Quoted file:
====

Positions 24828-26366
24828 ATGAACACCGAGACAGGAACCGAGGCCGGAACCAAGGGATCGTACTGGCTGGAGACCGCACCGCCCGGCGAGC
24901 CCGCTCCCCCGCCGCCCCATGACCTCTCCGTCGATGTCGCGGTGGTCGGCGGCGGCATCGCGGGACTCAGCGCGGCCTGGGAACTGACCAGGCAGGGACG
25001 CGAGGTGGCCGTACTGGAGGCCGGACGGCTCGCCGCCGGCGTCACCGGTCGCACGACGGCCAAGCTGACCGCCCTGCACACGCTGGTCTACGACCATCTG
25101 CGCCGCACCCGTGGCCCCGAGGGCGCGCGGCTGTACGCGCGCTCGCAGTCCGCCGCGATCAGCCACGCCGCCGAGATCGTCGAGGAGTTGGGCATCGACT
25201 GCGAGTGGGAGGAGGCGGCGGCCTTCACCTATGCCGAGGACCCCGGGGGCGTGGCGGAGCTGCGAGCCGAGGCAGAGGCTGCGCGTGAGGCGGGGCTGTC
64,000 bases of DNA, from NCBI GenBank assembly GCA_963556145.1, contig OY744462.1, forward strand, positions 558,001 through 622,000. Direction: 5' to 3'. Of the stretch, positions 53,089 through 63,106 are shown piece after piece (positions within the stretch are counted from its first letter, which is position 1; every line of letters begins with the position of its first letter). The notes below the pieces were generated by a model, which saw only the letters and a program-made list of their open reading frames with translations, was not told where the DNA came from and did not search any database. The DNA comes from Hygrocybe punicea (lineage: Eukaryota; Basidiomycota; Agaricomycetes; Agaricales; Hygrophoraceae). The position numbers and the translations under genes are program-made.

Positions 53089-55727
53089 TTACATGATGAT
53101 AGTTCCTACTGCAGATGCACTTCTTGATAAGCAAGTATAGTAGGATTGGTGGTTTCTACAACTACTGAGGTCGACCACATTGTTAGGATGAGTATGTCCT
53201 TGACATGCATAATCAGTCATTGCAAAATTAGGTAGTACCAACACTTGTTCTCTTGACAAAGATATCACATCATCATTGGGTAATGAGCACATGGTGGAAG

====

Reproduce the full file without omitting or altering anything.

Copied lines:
Positions 24828-26366
24828 ATGAACACCGAGACAGGAACCGAGGCCGGAACCAAGGGATCGTACTGGCTGGAGACCGCACCGCCCGGCGAGC
24901 CCGCTCCCCCGCCGCCCCATGACCTCTCCGTCGATGTCGCGGTGGTCGGCGGCGGCATCGCGGGACTCAGCGCGGCCTGGGAACTGACCAGGCAGGGACG
25001 CGAGGTGGCCGTACTGGAGGCCGGACGGCTCGCCGCCGGCGTCACCGGTCGCACGACGGCCAAGCTGACCGCCCTGCACACGCTGGTCTACGACCATCTG
25101 CGCCGCACCCGTGGCCCCGAGGGCGCGCGGCTGTACGCGCGCTCGCAGTCCGCCGCGATCAGCCACGCCGCCGAGATCGTCGAGGAGTTGGGCATCGACT
25201 GCGAGTGGGAGGAGGCGGCGGCCTTCACCTATGCCGAGGACCCCGGGGGCGTGGCGGAGCTGCGAGCCGAGGCAGAGGCTGCGCGTGAGGCGGGGCTGTC
64,000 bases of DNA, from NCBI GenBank assembly GCA_963556145.1, contig OY744462.1, forward strand, positions 558,001 through 622,000. Direction: 5' to 3'. Of the stretch, positions 53,089 through 63,106 are shown piece after piece (positions within the stretch are counted from its first letter, which is position 1; every line of letters begins with the position of its first letter). The notes below the pieces were generated by a model, which saw only the letters and a program-made list of their open reading frames with translations, was not told where the DNA came from and did not search any database. The DNA comes from Hygrocybe punicea (lineage: Eukaryota; Basidiomycota; Agaricomycetes; Agaricales; Hygrophoraceae). The position numbers and the translations under genes are program-made.

Positions 53089-55727
53089 TTACATGATGAT
53101 AGTTCCTACTGCAGATGCACTTCTTGATAAGCAAGTATAGTAGGATTGGTGGTTTCTACAACTACTGAGGTCGACCACATTGTTAGGATGAGTATGTCCT
53201 TGACATGCATAATCAGTCATTGCAAAATTAGGTAGTACCAACACTTGTTCTCTTGACAAAGATATCACATCATCATTGGGTAATGAGCACATGGTGGAAG